• The last 40 years have been glory years for NASA’s unmanned space program– even though scientist associated with NASA’s unmanned space program still complain that they are being seriously underfunded.


  10. Robert Clark says:

    Thanks for the article. Keep in mind also the influence of the huge amount of money spent on the Apollo program. As a percentage of the Federal budget, NASA got about 10 times what it gets today, i.e., 5% then compared to 0.5% now.
    Imagine what we could do if NASA had 10 times greater budget, up to $180 billion every year. We’d probably have manned nuclear powered missions to Jupiter by now.

    Bob Clark

    • Paul Spudis says:

      Imagine what we could do if NASA had 10 times greater budget

      We could have 10 times more Powerpoint slide shows than we have now.

    • Dave Huntsman says:

      I essentially agree with Paul. I’ve been in NASA 39 years now; if you increased our budget with the current organization, you would not see a concomitant increase in getting things done. Without reform in what NASA does and how it goes about doing it, any additional monies are, frankly, likely to be wasted.

      • You and Dr. Spudis seem to be implying that its easy for government workers to spend lots of tax payer money simply dreaming about the future! What a surprise:-)

        But this also appears to be the official policy of the current administration.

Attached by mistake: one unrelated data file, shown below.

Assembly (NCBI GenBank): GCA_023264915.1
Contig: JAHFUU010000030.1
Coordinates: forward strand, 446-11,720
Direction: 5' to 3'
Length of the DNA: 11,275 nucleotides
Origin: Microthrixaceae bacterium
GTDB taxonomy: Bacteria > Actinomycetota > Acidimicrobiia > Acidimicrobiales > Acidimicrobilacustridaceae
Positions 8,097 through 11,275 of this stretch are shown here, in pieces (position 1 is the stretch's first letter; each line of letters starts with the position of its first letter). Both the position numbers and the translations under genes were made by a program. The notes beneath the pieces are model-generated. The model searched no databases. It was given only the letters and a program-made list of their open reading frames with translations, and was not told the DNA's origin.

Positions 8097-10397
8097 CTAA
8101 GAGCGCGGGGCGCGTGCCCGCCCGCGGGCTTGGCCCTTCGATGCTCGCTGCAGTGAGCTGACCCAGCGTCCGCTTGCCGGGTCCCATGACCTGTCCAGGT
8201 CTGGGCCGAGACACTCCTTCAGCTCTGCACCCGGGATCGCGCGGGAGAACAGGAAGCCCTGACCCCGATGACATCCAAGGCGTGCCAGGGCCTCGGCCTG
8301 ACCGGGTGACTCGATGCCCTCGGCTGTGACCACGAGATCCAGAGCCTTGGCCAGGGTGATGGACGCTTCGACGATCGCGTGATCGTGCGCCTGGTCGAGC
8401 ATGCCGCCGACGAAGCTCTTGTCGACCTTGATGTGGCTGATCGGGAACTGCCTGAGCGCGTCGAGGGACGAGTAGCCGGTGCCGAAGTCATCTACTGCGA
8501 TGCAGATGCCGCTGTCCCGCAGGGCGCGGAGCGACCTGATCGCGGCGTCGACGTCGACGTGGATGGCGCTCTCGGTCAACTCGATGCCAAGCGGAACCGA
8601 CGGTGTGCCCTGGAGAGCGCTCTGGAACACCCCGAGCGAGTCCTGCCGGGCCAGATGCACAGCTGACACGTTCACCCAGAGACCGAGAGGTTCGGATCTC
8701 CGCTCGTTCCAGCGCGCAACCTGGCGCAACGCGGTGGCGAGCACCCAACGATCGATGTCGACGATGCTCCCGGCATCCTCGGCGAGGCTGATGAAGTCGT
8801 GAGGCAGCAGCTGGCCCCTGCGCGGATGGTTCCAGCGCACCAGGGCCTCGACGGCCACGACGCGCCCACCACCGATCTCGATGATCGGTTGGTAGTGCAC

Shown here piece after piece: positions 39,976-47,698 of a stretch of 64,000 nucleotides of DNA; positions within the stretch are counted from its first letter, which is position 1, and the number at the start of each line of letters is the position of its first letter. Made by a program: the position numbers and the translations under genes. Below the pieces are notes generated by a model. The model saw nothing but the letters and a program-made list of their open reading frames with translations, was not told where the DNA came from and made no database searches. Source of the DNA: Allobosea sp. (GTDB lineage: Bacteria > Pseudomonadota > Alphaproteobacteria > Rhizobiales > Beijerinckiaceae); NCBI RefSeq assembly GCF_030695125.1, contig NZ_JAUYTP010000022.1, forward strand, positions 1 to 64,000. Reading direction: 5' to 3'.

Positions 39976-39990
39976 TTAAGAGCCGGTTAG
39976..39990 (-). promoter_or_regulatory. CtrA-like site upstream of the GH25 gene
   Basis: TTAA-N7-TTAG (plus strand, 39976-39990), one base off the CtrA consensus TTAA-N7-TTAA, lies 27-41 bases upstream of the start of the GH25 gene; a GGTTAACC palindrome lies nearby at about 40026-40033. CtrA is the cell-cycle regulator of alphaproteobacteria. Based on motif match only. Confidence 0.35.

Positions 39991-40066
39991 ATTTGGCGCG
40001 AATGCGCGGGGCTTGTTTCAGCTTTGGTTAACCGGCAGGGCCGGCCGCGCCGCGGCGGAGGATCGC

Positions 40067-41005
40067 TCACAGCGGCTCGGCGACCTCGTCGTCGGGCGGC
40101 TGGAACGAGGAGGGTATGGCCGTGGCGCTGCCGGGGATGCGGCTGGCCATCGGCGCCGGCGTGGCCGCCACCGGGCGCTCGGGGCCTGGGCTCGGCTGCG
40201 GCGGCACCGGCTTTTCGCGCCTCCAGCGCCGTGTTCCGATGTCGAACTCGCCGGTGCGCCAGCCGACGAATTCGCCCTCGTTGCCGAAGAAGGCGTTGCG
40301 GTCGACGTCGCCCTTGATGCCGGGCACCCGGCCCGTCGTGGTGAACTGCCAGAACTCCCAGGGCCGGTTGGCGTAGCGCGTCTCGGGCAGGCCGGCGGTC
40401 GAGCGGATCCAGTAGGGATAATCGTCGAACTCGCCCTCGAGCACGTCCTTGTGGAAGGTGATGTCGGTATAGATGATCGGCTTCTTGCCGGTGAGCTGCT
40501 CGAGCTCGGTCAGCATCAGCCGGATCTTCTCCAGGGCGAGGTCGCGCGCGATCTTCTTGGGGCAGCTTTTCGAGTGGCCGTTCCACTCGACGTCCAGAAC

But I can’t blame NASA’s human space program for functioning as a make-work program instead of a pioneering program– since they’ve pretty much been directed by the Executive branch over the past 40 years to be a make-work program.

        How is it possible for NASA personal and their private vendors to move in the direction of setting up a water and fuel producing lunar outpost when the current President tells you that NASA can’t return to the Moon because “We’ve been there before!”

        William Mellberg’s “The will to do it!” quote from Von Braun is the key to everything, IMO.


        • Vladislaw says:

          The executive branch submits a non binding budget to congress. Congress determines what NASA does. This congress has not did anything the executive branch wanted done with NASA in the 2010 budget. They tossed it out. Just like congress tossed out the VSE and funding what they wanted instead.

          • Paul Spudis says: